Hearing aid management problems and skills

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A large number of hearing aid owners self-identify as having hearing loss, yet do not seek treatment, drop out of treatment programmes, or fail to use their hearing aids. Up to one third of older adults do not use their hearing aids regularly and thus are living with unresolved hearing and communication difficulties. This perpetuates the disabling impact on interpersonal communication, psychological well-being, quality of life and economic independence.

A project at Ear Science is investigating these issues. As part of her PhD project, [Bec Bennett] has developed two new surveys: 1) to identify common problems associated with hearing aid use, and 2) to evaluate hearing aid management skills.

These surveys have been developed through a series of focus group sessions with hearing aid owners and clinicians. These identified and described the common problems that arise following hearing aid acquisition, as well as the actions and inaction taken by hearing aid owners in response to these problems.

People with hearing loss are likely to benefit from the inclusion of these two new surveys into clinical practice for a number of reasons.

  • They will inform clinicians as to the problems each patient is having, thus facilitating personalised rehabilitation programs.
  • The design of the survey lends itself to the opportunity for hearing aid owners to complete the survey at home, allowing them time to think about the problems they may be having in a real world environment rather than being put on the spot during a consultation appointment.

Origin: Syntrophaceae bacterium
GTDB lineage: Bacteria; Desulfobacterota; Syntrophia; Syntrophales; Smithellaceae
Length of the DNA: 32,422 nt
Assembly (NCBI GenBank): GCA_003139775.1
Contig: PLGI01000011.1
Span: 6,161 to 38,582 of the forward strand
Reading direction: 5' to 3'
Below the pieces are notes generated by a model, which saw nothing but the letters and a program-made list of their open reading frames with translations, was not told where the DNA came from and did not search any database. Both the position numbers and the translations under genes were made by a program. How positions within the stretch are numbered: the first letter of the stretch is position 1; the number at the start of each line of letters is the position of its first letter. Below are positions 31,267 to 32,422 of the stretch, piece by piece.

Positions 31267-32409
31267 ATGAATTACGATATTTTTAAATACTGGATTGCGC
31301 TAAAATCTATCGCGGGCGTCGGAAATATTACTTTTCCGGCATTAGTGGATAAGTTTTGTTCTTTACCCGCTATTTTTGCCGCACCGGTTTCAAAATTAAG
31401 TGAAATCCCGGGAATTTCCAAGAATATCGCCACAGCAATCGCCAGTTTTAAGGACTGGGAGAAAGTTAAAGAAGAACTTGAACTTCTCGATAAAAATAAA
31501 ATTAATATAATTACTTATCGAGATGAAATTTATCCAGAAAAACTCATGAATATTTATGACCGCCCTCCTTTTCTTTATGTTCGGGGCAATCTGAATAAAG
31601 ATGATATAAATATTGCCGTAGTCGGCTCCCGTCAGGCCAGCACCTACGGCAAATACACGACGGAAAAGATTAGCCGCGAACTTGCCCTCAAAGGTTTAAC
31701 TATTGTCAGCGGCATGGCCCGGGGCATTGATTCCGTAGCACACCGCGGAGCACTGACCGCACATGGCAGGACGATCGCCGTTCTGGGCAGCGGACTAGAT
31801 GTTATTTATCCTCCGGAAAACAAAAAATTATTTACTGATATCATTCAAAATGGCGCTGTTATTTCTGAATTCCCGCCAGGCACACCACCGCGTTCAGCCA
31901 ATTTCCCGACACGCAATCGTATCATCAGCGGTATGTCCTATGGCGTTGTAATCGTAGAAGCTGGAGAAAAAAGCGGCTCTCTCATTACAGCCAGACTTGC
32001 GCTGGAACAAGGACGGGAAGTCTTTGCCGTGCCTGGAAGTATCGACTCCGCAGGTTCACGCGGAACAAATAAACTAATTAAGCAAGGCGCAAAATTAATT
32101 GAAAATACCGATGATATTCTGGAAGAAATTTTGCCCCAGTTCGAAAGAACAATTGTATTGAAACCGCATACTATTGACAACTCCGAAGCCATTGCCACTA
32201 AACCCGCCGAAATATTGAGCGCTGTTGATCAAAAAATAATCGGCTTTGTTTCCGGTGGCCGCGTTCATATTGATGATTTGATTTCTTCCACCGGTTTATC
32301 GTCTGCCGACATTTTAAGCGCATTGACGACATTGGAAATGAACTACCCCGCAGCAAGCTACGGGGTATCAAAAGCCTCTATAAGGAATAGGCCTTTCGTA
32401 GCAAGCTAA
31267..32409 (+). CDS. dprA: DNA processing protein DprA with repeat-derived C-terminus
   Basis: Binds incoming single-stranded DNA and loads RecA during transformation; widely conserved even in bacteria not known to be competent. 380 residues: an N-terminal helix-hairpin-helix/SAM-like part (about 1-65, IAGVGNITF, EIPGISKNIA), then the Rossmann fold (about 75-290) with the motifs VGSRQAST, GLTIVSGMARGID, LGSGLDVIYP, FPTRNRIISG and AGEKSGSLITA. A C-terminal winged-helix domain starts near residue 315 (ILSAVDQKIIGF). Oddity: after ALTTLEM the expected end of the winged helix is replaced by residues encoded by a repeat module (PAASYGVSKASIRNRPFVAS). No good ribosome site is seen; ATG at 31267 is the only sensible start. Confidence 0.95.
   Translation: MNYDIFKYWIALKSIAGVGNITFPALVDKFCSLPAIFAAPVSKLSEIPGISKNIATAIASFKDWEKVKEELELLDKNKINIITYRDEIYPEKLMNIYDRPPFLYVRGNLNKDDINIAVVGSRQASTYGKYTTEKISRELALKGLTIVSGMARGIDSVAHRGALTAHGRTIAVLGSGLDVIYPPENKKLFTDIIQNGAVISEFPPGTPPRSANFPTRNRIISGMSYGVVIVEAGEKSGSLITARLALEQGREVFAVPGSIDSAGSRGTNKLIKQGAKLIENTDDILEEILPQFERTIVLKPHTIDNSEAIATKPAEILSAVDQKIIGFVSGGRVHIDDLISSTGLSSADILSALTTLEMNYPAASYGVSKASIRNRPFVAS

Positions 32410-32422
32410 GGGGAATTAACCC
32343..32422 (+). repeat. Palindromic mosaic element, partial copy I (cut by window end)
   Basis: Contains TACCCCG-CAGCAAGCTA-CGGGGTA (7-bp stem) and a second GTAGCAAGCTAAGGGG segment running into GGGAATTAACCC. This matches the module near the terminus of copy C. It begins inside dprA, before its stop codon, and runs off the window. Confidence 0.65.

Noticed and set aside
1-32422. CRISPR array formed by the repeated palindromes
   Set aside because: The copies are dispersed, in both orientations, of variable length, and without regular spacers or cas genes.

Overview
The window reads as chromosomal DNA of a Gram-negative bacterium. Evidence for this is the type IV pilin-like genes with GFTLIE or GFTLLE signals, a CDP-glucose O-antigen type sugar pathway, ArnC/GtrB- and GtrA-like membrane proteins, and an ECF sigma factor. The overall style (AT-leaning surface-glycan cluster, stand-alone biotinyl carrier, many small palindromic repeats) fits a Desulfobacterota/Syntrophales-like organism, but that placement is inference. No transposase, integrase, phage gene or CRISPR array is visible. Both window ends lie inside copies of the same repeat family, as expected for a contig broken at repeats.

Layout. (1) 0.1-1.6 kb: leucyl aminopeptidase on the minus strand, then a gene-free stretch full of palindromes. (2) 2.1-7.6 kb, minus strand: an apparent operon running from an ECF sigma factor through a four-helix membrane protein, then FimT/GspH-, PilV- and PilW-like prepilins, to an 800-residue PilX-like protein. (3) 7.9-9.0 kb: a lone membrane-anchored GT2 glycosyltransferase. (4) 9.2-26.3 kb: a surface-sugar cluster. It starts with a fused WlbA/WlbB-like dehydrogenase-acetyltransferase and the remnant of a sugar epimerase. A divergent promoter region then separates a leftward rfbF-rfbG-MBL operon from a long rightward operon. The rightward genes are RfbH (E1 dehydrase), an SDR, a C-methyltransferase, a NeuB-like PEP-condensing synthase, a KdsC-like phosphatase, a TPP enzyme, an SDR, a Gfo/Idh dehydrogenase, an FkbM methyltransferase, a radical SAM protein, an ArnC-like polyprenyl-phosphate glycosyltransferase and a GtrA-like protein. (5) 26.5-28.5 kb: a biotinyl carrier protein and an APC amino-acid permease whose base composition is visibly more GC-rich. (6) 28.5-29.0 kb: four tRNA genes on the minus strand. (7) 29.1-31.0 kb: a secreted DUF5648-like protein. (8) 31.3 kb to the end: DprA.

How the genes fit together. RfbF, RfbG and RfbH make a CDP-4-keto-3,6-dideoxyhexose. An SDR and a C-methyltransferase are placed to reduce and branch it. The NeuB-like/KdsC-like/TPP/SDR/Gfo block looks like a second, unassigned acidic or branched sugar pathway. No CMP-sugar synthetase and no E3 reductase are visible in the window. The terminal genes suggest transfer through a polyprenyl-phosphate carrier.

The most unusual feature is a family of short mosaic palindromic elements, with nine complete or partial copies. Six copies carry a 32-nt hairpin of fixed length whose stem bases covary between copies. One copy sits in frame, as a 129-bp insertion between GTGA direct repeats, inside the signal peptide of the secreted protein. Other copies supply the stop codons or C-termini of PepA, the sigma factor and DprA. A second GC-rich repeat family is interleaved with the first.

• Clinicians will save time as the hearing aid owner will have completed the survey/s prior to the appointment; freed up time can be used for patient counselling and other aspects of care often omitted due to time constraints.

The findings that emerge from this work have the potential to influence not just Australian but global hearing healthcare policy as they highlight the current deficit in hearing aid training programs and provide a real-world tool to assist improvements in skill acquisition.

These outcomes are expected to result in social and economic benefits at an individual, community and country level. For Australia alone, the costs of hearing loss was estimated in 2005 to be $11.75 billion. The value to the nation of engaging people with a hearing loss cannot be underestimated.

Investigators:

Bec Bennett, Rob Eikelboom, Susan Tegg-Quin, Chris Brennan-Jones, Marcus Atlas

Collaborators:

Carly Meyer, University of Queensland; Ariane Laplante-Levesque, Eriksholm.

Key publications:

Bennett RJ, Meyer C, Eikelboom RH. Is clinician continuity associated with hearing aid outcomes? Journal: International Journal of Audiology. Accepted for publication April 2016.

Bennett RJ, Taljaard DS, Brennan-Jones CJ, Tegg-Quinn S, Eikelboom RH. Evaluating hearing aid handling skills: A systematic and descriptive review. International Journal of Audiology. 54(11):765-76; 2015. doi: 10.3109/14992027.2015.1052104